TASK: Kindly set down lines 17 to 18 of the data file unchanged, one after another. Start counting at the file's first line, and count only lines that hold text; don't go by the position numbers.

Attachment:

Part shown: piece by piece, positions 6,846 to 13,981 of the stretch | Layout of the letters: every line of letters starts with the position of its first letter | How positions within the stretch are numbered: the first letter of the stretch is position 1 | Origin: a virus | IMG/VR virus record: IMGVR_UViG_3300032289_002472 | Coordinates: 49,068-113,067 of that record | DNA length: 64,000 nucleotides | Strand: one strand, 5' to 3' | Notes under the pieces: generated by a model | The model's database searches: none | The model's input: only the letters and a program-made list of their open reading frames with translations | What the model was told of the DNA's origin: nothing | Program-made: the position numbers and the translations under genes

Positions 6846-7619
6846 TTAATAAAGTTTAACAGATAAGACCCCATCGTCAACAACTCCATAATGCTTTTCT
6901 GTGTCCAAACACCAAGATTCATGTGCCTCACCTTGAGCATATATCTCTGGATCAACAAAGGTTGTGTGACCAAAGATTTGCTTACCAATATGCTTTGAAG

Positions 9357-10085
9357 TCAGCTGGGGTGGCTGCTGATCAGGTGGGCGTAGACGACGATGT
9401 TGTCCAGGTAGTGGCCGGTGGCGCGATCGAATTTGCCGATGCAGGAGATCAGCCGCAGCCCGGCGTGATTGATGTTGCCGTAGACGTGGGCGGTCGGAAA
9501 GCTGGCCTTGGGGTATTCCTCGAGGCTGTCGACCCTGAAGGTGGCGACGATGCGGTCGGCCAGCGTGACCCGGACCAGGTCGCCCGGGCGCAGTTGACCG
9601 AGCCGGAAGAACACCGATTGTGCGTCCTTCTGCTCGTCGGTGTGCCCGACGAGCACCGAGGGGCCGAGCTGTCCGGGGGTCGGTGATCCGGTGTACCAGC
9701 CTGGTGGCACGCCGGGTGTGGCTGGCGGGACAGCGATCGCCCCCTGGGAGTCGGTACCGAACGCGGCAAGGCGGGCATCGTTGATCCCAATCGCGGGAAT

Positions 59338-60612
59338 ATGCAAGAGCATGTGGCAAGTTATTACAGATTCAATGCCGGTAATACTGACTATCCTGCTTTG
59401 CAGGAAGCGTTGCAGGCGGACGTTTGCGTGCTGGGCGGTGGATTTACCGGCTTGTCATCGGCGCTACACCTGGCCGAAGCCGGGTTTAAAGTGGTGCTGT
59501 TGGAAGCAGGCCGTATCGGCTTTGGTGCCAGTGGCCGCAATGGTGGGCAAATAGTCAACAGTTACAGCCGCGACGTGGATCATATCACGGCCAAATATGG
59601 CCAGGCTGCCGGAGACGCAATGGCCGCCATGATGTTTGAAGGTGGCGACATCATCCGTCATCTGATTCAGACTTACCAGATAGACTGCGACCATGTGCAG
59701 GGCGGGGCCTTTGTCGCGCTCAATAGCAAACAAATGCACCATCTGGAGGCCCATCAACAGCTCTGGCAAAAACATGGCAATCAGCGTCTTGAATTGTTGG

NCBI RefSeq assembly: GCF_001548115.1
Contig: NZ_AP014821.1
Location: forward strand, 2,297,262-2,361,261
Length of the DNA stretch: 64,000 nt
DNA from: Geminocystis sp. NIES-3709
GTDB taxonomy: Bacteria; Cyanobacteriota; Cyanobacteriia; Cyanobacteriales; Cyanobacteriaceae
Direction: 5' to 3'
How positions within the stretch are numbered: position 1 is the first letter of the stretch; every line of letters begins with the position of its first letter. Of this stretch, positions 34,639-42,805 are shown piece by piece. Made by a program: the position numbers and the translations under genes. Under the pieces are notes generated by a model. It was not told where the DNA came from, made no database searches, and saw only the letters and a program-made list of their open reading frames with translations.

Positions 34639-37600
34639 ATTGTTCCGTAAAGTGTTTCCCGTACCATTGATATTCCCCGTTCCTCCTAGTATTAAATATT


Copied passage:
NCBI RefSeq assembly: GCF_001548115.1
Contig: NZ_AP014821.1